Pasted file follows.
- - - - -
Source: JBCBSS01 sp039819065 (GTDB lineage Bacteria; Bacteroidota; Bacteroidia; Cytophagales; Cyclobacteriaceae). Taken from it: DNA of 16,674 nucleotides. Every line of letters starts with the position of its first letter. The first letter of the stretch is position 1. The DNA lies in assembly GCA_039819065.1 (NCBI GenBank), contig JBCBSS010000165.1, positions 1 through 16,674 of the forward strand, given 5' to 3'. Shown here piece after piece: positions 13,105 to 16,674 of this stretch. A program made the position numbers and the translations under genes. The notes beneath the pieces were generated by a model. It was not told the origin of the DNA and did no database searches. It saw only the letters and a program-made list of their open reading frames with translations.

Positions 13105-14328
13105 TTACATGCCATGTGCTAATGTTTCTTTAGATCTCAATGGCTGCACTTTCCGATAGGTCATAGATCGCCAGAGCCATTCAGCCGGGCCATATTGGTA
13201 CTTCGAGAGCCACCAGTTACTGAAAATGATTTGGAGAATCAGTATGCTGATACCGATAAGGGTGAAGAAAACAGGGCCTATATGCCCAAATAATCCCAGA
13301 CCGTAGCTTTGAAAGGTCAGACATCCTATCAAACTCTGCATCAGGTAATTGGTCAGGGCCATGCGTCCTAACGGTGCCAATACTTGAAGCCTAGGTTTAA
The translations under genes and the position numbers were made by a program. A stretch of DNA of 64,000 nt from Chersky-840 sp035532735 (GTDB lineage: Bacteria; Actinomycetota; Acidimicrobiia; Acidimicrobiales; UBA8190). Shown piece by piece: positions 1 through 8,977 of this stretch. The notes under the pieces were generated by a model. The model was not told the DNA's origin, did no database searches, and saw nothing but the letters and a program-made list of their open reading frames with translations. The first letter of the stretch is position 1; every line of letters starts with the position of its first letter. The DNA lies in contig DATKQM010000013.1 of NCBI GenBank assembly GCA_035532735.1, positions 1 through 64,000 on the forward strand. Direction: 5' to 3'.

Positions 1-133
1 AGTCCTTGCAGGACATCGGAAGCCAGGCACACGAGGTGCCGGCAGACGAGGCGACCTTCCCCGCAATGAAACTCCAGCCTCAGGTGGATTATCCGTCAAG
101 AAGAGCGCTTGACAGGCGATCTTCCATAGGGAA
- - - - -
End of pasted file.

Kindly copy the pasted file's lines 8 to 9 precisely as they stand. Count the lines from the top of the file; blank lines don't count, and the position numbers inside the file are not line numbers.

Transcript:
1 AGTCCTTGCAGGACATCGGAAGCCAGGCACACGAGGTGCCGGCAGACGAGGCGACCTTCCCCGCAATGAAACTCCAGCCTCAGGTGGATTATCCGTCAAG
101 AAGAGCGCTTGACAGGCGATCTTCCATAGGGAA